MedTech Europe Archives - European Industrial Pharmacists Group (EIPG)

The drug shortage situation - EIPG's point of view


by Maurizio Battistini The shortage of medicines has been a major concern in the countries of the European Union, and elsewhere, for more than 10 years, so much so that the Economic Community has devoted a great deal of effort Read more

EP’s draft position on Unitary SPC and SPC Regulation revision


by Giuliana Miglierini The Committee for Legal Affairs (JURI) of the European Parliament released the draft amendments to the Commission’s proposals aimed to establish a Unitary Supplementary Protection Certificate (SPC) (links to the document and to the procedure) and to Read more

Reactions to the proposed ban of PFAS


by Giuliana Miglierini A proposal to ban around 10,000 per- and polyfluoroalkyl substances (PFAS) was submitted in January 2023 to the European Chemicals Agency (ECHA) by authorities of Germany, Denmark, the Netherlands, Norway, and Sweden. The proposal was published on Read more

Reactions to the proposed ban of PFAS

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by Giuliana Miglierini

A proposal to ban around 10,000 per- and polyfluoroalkyl substances (PFAS) was submitted in January 2023 to the European Chemicals Agency (ECHA) by authorities of Germany, Denmark, the Netherlands, Norway, and Sweden. The proposal was published on ECHA website on 7 February 2023.

The focus is the so-called “forever chemicals”, i.e. very high persistence PFAS typically characterised by bioaccumulation (also in plants), great mobility and a long range transport potential, and potential endocrine activity.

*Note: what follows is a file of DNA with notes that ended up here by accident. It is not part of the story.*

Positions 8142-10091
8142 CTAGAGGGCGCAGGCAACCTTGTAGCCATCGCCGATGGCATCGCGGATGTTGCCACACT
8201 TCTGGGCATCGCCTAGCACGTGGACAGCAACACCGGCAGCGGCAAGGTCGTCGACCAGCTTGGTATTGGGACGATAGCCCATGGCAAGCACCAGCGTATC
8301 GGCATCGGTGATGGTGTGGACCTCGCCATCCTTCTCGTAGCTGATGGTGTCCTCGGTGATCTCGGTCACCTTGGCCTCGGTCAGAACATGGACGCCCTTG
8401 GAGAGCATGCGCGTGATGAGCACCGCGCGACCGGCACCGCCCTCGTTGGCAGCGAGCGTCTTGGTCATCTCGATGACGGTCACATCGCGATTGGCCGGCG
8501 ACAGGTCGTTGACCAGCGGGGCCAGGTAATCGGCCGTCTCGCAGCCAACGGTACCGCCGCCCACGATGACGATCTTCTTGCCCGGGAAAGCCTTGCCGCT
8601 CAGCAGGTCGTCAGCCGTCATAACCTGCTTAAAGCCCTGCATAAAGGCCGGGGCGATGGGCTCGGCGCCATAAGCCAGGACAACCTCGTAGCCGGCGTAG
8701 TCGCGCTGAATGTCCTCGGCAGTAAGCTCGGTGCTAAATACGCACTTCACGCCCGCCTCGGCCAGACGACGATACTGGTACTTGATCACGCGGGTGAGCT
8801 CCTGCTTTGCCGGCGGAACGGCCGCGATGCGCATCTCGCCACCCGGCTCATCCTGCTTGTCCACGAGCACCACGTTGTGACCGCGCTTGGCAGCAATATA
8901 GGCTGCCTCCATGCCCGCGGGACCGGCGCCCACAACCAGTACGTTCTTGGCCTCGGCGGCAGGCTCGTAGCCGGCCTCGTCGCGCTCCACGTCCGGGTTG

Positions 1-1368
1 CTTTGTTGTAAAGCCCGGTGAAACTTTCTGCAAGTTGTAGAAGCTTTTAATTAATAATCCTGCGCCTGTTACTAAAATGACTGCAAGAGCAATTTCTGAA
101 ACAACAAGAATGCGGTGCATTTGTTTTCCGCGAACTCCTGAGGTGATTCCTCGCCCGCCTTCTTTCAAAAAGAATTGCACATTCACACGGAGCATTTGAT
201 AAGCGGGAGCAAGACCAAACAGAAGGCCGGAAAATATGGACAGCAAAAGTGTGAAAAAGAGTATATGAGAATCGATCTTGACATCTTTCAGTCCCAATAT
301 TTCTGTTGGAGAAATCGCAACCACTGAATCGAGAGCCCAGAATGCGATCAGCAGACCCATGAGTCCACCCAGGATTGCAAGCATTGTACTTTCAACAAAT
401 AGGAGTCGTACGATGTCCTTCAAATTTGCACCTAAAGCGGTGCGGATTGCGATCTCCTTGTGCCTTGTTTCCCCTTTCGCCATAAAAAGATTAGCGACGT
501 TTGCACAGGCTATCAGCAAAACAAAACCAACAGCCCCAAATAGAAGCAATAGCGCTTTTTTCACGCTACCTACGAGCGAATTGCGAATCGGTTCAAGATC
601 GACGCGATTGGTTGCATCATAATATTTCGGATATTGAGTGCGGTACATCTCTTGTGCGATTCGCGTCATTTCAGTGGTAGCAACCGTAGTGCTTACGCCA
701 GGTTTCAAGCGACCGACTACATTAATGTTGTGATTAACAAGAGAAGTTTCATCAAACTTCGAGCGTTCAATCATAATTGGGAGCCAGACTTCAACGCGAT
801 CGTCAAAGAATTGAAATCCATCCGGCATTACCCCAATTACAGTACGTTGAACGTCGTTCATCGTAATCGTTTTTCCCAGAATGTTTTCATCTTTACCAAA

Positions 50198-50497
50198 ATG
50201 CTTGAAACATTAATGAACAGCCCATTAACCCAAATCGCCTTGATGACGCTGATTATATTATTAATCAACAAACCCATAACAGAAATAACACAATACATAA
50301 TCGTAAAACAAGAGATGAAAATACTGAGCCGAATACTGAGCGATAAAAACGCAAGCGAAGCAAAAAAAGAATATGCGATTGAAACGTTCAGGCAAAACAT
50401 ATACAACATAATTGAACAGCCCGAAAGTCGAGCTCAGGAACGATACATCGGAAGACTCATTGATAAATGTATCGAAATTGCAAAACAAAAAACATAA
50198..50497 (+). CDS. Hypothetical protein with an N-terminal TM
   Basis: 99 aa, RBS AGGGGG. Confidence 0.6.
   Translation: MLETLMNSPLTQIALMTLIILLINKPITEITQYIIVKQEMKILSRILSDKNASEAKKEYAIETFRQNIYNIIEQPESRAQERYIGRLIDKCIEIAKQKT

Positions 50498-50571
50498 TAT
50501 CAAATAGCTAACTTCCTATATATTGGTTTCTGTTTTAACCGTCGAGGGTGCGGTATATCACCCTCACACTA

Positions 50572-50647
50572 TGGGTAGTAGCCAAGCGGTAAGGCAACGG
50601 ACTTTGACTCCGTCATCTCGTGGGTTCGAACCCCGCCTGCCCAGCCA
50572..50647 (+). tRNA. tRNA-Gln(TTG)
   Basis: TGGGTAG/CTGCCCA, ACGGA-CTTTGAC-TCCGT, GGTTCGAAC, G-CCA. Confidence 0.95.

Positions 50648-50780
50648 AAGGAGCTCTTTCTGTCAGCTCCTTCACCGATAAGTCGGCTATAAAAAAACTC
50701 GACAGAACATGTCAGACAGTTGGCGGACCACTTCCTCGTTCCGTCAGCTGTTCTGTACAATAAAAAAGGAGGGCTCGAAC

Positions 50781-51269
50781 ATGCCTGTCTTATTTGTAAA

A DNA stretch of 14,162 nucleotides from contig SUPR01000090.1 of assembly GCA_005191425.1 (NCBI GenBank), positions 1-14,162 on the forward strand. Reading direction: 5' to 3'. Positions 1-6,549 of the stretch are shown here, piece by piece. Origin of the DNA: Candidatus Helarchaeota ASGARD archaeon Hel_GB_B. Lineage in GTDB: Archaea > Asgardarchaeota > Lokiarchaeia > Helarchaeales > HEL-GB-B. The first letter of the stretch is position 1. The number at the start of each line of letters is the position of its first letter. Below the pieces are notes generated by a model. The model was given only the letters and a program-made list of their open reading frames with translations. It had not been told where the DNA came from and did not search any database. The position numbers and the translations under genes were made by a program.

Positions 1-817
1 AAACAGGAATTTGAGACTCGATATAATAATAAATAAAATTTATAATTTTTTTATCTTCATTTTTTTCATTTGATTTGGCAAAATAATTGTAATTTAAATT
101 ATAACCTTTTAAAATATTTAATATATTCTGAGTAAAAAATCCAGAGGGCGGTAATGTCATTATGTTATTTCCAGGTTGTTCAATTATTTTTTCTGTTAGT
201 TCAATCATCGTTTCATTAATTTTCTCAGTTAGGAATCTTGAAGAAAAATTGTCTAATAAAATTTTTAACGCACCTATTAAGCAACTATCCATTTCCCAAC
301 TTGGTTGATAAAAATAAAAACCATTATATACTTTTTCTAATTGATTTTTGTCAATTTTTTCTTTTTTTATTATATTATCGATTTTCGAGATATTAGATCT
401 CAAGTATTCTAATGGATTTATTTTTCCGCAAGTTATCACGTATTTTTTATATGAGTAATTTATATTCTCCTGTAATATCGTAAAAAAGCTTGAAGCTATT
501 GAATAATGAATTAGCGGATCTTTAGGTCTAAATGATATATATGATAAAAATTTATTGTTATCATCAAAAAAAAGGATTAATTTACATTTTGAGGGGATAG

This landmark proposal by the five authorities supports the ambitions of the EU’s Chemicals Strategy and the Zero Pollution action plan. While the evaluation of such a broad proposal with thousands of substances, and many uses, will be challenging, we are ready.”, said Peter van der Zandt, ECHA’s Director for Risk Assessment.

The proposal was open to public consultation on 22 March 2023, giving rise to the collection of 5,600 comments. Opinions will be issued by ECHA’s scientific committees for Risk Assessment (RAC) and for Socio-Economic Analysis (SEAC), to be then forwarded to the EU Commission for final decision.

 The current role of PFAS

PFAS are characterised by the presence of alkyl groups in which many or all the hydrogen atoms have been replaced with fluorine. The main carbon chain of these substances may have different lengths, from small molecules to long chain PFAS and polymers, and may carry a very wide variety of other functional groups. The strength of the carbon-fluorine bond is the root cause of PFAS persistence, leading to these substances remaining in the environment for decades to centuries.

Per- and polyfluoroalkyl substances are currently used in many different industrial sectors, thanks to their useful technical properties. Among others, PFAS can be used to repel water, oil and dirt from surfaces, and is characterised by a high durability under extreme conditions of temperature, pressure, radiation, and chemicals. PFAS also present electrical and thermal insulation properties.

The main features of the restriction proposal

According to the authorities that submitted the proposal, around 4.4 million tons of PFAS would end up in the environment over the next 30 years in the case of no action. Ban would refer to manufacture, placing on the market and use as such, as constituent in other substances or in mixture as well as in articles.

Two options for restriction have been considered, a full ban or specific derogations for certain industries, based on the analyses of alternatives, efforts put in place for switching to them, and socio-economic considerations. The ban would be effective above a set concentration limit; a transition period of 18 months should occur between final adoption and entry into force. Use-specific, time-limited derogation might refer, for example, to a 5-year period in the case of food contact materials for industrial food and feed production (as alternatives are already under development, but are not yet available to entry into force), or to a 12 years for implantable medical devices (for which identification, development and certification of alternatives is still needed).